Buying a home may be the biggest purchase of your life, and it's not one you want to rush.
Before getting serious about a property, there are certain key things to make sure you've done. Here are six of them, according to real estate experts.
One of the biggest mistakes first-time home-buyers make is buying more than they can afford. To avoid falling into that trap, real estate mogul Barbara Corcoran and other money experts recommend spending no more than about 30% of your take home pay on housing.
Keep in mind that this 30% encompasses more than just the sticker price of the home: It should include all related costs, like mortgage interest, taxes, insurance, maintenance and any renovations you might want to make.
Another popular guideline is the "28/36 rule," which says that you should spend no more than 28% of your gross monthly income on housing costs and no more than 36% on total debt, which includes housing and other debt like student loans or car loans.
Mortgage lenders use this rule to assess your borrowing capacity. If your debt-to-income ratio exceeds these limits, you may have to pay a higher interest rate or you might not be able to get a loan at all.
"The biggest mistake that first time homeowners make is they forget that they need closing costs — not just the down payment of say 10% or 20%," says Corcoran.
Closing costs vary depending on where you live and the type of loan you choose, but you can expect them to add an additional 2-7% of the total cost of the home onto the final price, Realtor.com notes in its 2019 "Essential First-Time Home Buyer's Book." That means, if you're buying something for $250,000, you'll owe anywhere between $5,000 and $17,500 in fees. For the median U.S. home, these expenses exceed $13,000.
The types of fees you can expect at closing include recurring costs like property taxes, homeowners insurance, prepaid loan interest and title insurance, as well as one-time costs like an inspection fee, application fee, appraisal fee and the fee you get charged for pulling your credit score.
To get a better idea of exactly what your costs will add up to, use a closing-cost calculator.
Technically, you don't always have to put money down when financing a home today, and how much you decide to put down is highly personal. But the smaller the down payment, the larger the mortgage loan and the more you may have to pay in interest.
Many experts agree that 20% is a good amount to put down: If you go lower than that, you likely have to pay for private mortgage insurance. That's a safety net for the bank in case you fail to make your payments and can cost between 1-2% of the amount of your loan.
Before buying a home, you want to know where you're at financially, which means checking your credit score.
"This is the number that mortgage lenders will look at to determine whether you are 'creditworthy,' and thus dictates whether you'll qualify for a home loan, and the rates you will get," Realtor.com writes.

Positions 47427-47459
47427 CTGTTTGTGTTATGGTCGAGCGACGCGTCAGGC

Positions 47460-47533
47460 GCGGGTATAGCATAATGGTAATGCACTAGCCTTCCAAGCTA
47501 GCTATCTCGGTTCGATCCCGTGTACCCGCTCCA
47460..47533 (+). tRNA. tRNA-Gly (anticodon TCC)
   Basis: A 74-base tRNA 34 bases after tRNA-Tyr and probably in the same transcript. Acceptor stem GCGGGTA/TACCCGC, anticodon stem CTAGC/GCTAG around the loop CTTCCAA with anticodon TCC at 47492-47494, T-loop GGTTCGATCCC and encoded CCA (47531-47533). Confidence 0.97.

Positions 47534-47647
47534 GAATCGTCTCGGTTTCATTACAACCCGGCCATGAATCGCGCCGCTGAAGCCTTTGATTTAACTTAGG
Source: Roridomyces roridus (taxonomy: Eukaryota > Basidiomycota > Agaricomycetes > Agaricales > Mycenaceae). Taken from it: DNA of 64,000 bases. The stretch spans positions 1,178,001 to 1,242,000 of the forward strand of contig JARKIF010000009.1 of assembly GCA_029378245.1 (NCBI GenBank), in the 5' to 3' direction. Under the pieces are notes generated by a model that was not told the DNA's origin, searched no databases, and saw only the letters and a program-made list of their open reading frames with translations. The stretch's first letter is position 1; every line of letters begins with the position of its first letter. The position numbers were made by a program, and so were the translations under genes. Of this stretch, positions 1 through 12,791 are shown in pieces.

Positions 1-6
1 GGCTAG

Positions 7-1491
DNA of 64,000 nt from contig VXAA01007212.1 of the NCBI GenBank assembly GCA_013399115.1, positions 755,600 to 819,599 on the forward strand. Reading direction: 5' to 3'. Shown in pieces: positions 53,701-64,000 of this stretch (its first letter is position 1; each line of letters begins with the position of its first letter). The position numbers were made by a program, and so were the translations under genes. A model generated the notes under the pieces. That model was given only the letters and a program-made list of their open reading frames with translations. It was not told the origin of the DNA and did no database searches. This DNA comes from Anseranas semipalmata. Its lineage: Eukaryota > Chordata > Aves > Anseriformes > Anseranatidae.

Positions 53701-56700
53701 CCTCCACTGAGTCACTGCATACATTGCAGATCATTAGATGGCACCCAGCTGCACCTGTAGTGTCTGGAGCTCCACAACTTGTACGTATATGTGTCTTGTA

Generally speaking, the higher your credit score, the lower the interest rate on your mortgage — and a lower interest rate can mean significantly lower monthly payments.
"Major lenders often require a minimum credit score of at least 620, if not more," Realtor.com notes. So, if your score isn't there yet, consider taking some time to improve it before home shopping.
A pre-approval analyzes your creditworthiness, tells you how much you can borrow from your lender and, ultimately, can make the difference between winning a bid or not.
"In hot markets, mortgage pre-approval is almost required for a seller to take your offer seriously," says Realtor.com. "That's because it spells out exactly how much a lender has agreed to loan you, thus assuring the seller that you're both willing and able."
Note that getting pre-qualified for a mortgage is slightly different and a less in-depth process. For pre-qualification, "you provide a mortgage lender with information — about your income, assets, debts and credit — but you don't need to produce any paperwork to back it up," Realtor.com explains. And while it gives you an idea of what you can afford, "it's by no means a guarantee that you'll actually get approved for the loan when you go to buy a home."
Pre-approval is typically free, Realtor.com notes. You can expect the process to take one to three days.
"You're not just buying the property you're looking at," says Realtor.com. "You're also buying into the whole neighborhood. That's why you have to be certain that it has the vibe and amenities you want."
Given that experts suggest you should only buy if you plan to stay in that home for several years, think about your must-haves now and in the near future: Do you need a garage? Do you want to be in a specific school district? You may also want to consider how close you are to amenities like public transportation, grocery stores and a hospital.
And to really get to know the area, experts suggest walking or driving around when it's dark out, too, and not just when it's light.
After all, the neighborhood could have a completely different feel at night, real estate mogul Sidney Torres points out: "Are there really big street lights that create this light pollution that creates a weird feel for the house in the neighborhood? Is there suspicious activity in the evening that you might run across that you don't see during the day?"
"It doesn't hurt to spend 48 to 72 hours there before you actually commit to buying it," he adds.
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